Ropes & Gray Partner Bill Sussman Recognized by the 2015 New York Law Journal“Lawyers Who Lead by Example” Awards for Pro BonoLeadership in Rikers Island Excessive Force Class Action
The New York Law Journal recognized Ropes & Gray commercial litigation partner Bill Sussman in the pro bono category of its 2015 “Lawyers Who Lead by Example” awards for his role leading a Ropes & Gray team to resolve one of New York’s most impactful and high-profile civil rights cases, Nunez v. City of New York, which challenged the unconstitutional use of excessive force against inmates at City jails on Rikers Island. A profile of Mr. Sussman, who serves as co-chair of the firm’s pro bono committee, ran in a special section of The New York Law Journal on Oct. 14, and he was honored at an awards event in New York that evening.
In Nunez, a Ropes & Gray team led by Mr. Sussman and government enforcement partner Chris Conniff partnered with The Legal Aid Society’s Prisoners’ Rights Project and the law firm Emery Celli Brinckerhoff & Abady to bring a landmark class action suit in the U.S. District Court for the Southern District of New York on behalf of a certified class of all current and future inmates of New York City jails on Rikers Island run by the City’s Department of Correction (DOC). They were later joined by the Office of the United States Attorney for the Southern District of New York, which intervened in the case in December 2014 on behalf of the juvenile inmates of the jails.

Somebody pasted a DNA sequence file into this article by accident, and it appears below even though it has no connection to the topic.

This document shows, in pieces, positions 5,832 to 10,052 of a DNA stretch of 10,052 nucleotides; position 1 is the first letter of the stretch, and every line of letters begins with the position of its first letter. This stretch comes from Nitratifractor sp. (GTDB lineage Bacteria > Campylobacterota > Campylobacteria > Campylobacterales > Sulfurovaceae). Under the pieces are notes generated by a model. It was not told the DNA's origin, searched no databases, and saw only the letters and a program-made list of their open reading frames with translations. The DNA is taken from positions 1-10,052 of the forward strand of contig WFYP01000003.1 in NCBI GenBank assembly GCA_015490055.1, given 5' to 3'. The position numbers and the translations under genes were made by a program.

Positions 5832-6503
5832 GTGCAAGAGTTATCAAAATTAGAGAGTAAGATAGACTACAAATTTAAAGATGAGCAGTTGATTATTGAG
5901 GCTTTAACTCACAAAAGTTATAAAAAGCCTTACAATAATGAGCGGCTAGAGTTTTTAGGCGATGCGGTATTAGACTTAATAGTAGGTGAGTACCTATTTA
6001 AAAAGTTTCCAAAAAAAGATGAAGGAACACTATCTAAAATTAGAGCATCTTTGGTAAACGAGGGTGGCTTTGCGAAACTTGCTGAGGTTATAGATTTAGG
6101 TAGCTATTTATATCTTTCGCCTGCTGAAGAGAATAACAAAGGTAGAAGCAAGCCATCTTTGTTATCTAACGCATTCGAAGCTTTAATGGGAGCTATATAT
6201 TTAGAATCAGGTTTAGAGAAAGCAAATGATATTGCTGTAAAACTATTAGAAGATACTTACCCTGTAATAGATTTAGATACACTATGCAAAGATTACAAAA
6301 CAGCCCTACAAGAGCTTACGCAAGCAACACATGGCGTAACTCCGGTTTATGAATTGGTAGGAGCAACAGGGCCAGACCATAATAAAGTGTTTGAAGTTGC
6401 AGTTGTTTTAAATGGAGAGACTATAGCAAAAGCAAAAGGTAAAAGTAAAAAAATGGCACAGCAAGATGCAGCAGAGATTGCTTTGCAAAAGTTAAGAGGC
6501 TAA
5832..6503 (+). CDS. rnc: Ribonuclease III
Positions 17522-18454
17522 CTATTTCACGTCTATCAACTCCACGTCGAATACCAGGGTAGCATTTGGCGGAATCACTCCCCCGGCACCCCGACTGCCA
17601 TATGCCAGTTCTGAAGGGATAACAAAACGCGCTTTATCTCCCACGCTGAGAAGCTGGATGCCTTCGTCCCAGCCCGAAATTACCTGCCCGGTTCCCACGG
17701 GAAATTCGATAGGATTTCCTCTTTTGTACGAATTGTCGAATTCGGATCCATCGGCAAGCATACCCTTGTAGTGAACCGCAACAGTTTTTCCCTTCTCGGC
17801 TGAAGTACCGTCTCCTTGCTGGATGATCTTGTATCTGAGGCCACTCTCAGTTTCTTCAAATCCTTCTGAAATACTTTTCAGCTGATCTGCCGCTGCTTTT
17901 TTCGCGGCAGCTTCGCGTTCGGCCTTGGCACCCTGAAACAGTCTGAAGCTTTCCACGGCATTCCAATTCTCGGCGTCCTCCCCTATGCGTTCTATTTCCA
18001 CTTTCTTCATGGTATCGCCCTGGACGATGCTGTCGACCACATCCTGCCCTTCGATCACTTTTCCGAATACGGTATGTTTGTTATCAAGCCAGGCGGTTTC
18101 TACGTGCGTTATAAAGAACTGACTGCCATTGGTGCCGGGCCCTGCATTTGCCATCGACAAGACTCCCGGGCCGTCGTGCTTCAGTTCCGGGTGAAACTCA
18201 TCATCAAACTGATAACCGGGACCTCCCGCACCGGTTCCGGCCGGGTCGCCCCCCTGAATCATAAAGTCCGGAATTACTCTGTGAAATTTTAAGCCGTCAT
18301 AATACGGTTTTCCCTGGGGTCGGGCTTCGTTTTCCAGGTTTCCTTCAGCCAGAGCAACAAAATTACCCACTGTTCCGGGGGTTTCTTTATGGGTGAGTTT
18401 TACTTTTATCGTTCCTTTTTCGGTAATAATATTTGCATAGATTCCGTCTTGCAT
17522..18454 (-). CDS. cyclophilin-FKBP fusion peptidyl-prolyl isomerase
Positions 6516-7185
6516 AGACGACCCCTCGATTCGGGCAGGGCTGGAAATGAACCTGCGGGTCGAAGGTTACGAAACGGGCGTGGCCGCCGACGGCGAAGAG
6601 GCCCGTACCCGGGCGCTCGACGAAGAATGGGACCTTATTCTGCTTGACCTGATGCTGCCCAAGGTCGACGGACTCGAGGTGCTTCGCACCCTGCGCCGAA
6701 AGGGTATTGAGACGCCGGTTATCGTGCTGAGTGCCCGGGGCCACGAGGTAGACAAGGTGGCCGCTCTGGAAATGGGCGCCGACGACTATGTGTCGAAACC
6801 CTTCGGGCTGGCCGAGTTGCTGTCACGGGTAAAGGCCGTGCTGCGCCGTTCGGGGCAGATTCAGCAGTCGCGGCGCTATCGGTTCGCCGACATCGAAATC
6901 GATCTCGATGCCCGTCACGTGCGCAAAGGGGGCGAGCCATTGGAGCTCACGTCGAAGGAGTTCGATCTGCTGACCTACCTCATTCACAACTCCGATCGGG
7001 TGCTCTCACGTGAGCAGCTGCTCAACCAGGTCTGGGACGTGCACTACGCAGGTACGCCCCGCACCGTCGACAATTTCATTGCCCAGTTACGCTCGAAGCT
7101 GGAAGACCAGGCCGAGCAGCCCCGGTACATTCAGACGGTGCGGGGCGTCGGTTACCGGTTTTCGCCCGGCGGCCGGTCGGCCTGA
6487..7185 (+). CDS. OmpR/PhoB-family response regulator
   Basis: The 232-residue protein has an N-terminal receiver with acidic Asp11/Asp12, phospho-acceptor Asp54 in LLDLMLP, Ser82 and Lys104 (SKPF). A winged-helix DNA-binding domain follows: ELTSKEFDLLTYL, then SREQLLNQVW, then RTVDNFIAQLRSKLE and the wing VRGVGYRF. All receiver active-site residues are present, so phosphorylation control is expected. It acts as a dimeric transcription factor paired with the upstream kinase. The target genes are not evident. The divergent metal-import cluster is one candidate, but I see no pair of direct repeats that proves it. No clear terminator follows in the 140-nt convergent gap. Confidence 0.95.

A team of more than 30 Ropes & Gray attorneys and 13 staff members, led by Mr. Sussman and Mr. Conniff, dedicated more than 30,000 hours to the case over three years. As the case progressed, the firm led a hard-fought and protracted discovery process that included the collection and review of millions of pages of documents and electronic records, and the administration of the majority of 57 depositions. The suit named New York City and a number of individual DOC personnel as defendants.
On June 22, 2015, counsel in Nunez advised the Court that they had agreed upon a Consent Judgment to resolve the case. The historic Consent Judgment, which has been preliminarily approved by the Court and is pending final approval at a hearing set for October 2015, calls for comprehensive reforms by the DOC, designed to remedy the long-standing culture of staff violence in the jails and ensure a safer and more secure environment for inmates and correction officers. Some of the key reforms required by the Consent Judgment include: creation of a new use of force policy for DOC staff; new protocols for training DOC staff and improved screening for recruitment of staff; the installation of thousands of new surveillance cameras; and a pilot program for DOC staff body cameras. The Consent Judgment also provides for a court-appointed Monitor.